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Smart Cookie

a World Premiere
by Julia Brownell

COMPANY : Alliance Theatre Company [WEBSITE]
VENUE : Hertz Stage [WEBSITE]
ID# 3306

SHOWING : January 30, 2009 - February 28, 2009



Meet Cookie. In between crafting her impeccable social image, you might catch her at the spa, avoiding carbs at New York’s best restaurants, or giving her husband’s money to the MET. As you can imagine, she’s very busy – until one day a visit from her prep school son and his foreign exchange girlfriend changes everything. This year’s Kendeda winner is a sly, wicked comedy about the power of surprise to help us become the people we never realized we wanted to be.

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Got Milk?
by Dedalus
Wednesday, February 18, 2009
Julia Brownell’s “Smart Cookie” is a superficial play about superficial people. Yet it has enough nuggets of good stuff that it goes down as easily as a chocolate chip snack.

This year’s winner of the Kendeda Graduate Playwrighting Competition (and the first comedy to have this honor), Ms. Brownell’s piece is a look under the surface of the rich and shallow. “Just Call Me Cookie” is surprised one day when her teenage prep-school son Spencer brings home his young foreign-exchange student girlfriend, Ana. It seems that Ana has found herself in a little … um … situation, and we’re off. What follows is a semi-sorta battle of wills, as Cookie wants to “take care of the matter” over and above Ana’s objections. Ana, however, isn’t intimidated by Cookie’s overbearing wealth and plans, and manages to hold her own, showing a maturity that is surprising, and, when contrasted with the self-centered breeziness of everyone else, refreshing. One of the “nuggets” of this play is joy of seeing Cookie recognize her own superficialities, and to become a semi-sorta mensch by the end.

I think my main problem with this script is that it is soaked in too much “cultural smugness.” This is definitely an outsider’s view of the entrenched upper class of New York’s Upper West Side, and there is an air of “aren’t we better than these shallow people” superficiality about it. The playwright has little affection for these people, and it shows.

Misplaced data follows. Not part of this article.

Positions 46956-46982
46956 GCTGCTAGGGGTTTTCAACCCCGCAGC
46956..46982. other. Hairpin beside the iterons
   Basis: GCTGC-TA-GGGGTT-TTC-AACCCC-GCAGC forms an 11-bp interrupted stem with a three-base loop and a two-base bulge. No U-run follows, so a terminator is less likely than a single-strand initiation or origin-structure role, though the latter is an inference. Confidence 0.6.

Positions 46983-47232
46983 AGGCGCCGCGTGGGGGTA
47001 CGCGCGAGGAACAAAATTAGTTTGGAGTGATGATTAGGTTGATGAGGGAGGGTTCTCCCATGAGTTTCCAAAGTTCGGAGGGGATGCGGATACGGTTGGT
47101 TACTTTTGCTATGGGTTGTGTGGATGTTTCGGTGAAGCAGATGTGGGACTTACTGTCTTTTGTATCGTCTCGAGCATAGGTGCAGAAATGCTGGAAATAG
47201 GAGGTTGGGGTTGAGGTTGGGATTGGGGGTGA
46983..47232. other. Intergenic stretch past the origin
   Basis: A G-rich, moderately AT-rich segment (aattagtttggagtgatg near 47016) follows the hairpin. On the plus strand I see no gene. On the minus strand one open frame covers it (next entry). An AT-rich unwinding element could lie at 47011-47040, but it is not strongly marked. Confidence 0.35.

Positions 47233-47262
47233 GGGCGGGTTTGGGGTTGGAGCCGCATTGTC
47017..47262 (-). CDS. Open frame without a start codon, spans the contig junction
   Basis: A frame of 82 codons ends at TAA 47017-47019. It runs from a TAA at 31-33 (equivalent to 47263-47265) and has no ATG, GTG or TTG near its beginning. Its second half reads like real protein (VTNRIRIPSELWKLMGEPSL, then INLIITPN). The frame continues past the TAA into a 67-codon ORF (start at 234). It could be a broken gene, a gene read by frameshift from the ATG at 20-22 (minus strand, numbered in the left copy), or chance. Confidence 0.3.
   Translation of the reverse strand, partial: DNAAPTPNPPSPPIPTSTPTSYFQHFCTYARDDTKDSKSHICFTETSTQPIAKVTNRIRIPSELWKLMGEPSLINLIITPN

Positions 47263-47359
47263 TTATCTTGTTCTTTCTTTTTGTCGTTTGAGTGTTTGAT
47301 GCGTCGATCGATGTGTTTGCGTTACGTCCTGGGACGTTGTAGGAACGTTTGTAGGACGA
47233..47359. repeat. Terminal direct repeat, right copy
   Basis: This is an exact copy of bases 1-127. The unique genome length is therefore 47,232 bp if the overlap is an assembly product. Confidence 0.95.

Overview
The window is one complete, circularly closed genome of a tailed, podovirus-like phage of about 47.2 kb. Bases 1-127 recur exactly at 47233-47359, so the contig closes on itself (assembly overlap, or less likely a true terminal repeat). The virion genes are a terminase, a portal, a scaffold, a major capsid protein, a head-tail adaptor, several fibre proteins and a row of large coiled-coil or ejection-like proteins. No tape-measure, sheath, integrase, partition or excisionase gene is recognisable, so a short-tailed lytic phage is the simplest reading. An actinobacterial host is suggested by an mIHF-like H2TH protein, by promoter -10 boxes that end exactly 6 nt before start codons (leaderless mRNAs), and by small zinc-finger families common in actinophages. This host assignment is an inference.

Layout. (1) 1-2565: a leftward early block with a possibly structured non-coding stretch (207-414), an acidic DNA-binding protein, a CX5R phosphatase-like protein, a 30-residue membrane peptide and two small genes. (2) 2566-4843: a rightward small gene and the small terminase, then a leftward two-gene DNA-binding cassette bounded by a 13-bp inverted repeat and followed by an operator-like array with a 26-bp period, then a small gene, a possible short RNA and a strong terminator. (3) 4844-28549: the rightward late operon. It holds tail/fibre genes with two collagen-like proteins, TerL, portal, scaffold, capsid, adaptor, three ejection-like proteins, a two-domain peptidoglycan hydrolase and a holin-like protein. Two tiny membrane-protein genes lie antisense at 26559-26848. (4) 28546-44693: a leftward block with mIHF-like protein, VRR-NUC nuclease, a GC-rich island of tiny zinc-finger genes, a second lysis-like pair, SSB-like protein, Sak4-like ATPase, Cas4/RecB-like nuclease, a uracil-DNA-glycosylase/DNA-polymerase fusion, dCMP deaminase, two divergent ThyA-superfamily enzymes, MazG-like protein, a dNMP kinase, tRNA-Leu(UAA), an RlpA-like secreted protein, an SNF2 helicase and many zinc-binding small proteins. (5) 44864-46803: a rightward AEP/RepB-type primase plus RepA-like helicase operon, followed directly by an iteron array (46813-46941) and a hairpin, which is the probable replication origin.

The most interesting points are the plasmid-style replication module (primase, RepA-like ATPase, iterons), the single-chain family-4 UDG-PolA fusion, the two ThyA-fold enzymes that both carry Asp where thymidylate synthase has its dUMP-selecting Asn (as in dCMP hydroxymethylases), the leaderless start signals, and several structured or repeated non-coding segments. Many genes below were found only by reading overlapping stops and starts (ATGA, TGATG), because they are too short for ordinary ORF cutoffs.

And, other than Cookie and Ana, every character is surface-stereotype deep. Spencer is whiny and sulky (like most teenagers, I suppose) and little else. He is more upset about missing a Cancun vacation than about his impending fatherhood, and a late-in-the-game confession of affection is singularly unconvincing. Cookie’s “circle” of friends is represented by only one character (named “Bitsy,” for crying out loud), who seems to be present only to be a whipping-girl for Cookie’s new-found sense of responsibility. In the Larry Larson role (conveniently played by Larry Larson), Cookie’s husband Kevin is a contrived cipher who is never around, unless there is need for some “Father Knows Best” platitudes. All these characters could use a few more layers – as it stands, they are only caricatures and constructs, contrived to show us how much better we are than these “society” types.

But, what really gives this piece drive (and soul) is Courtenay Collins’ Cookie. She gives this character enough heart and self-surprise that I fully believed her transitions and growth. Ms. Collins also has the unique ability to give the serious scenes a light spin and to show us the seriousness beneath the comic scenes. If her “big moments” feel a bit playwright-contrived in retrospect, she makes them work by making us like Cookie, even in her worst moments. This is a Cookie that makes us long for more, to make us want to see what happens to her next (and, in fact, the common refrain from the audience as they exited the theatre was “I was sorry to see it end.”)

If Rebecca’s Blumhagen’s Ana is a bit mousey and bland, she nevertheless holds her own when confronting Ms. Collins, and she earned my respect and affection. I wish the script dealt a little more with her, but she made the most of her few scenes and was a welcome contrast to the shallowness of the rest of the supporting cast (Mr. Larson, Nancy Lemenager, Blake Lowell, and Kate Graham).

On a design level, this production gets the full Alliance treatment – a turntable on a sorta-deco steel-grey set smoothly takes us from scene to scene (kudos to the stage crew for being so QUIET while setting up each new scene). Everything looks bright and modern and part of a wealth-ethos. Pacewise, the piece zipped by at a brisk 100 minutes (no intermission) that doesn’t allow us to dwell too long on the superficialities of plot and character.

So, in the final analysis, I’m not so sure this play is worthy of winning this honor. Yes, it has some well-written dialogue, but it has a minor-league sit-com plot and a roster of characters who are never more than skin-deep. Too many scenes end with a “This Line is Important” flourish that is often unwarranted. The playwright smugly turns up her nose to these people and encourages us to do the same – too many of the laughs are based (and affirm) our preconceptions and prejudices about Upper West Side stereotypes.

But Courtenay Collins and Rebecca Blumhagen give us two unique and vibrant characters who transcend the play and make it work. Like the rest of the audience, I was sorry to see it end. But, as with any late-night cookie snack, I think I needed something more nutritious to wash it down.

-- Brad Rudy (



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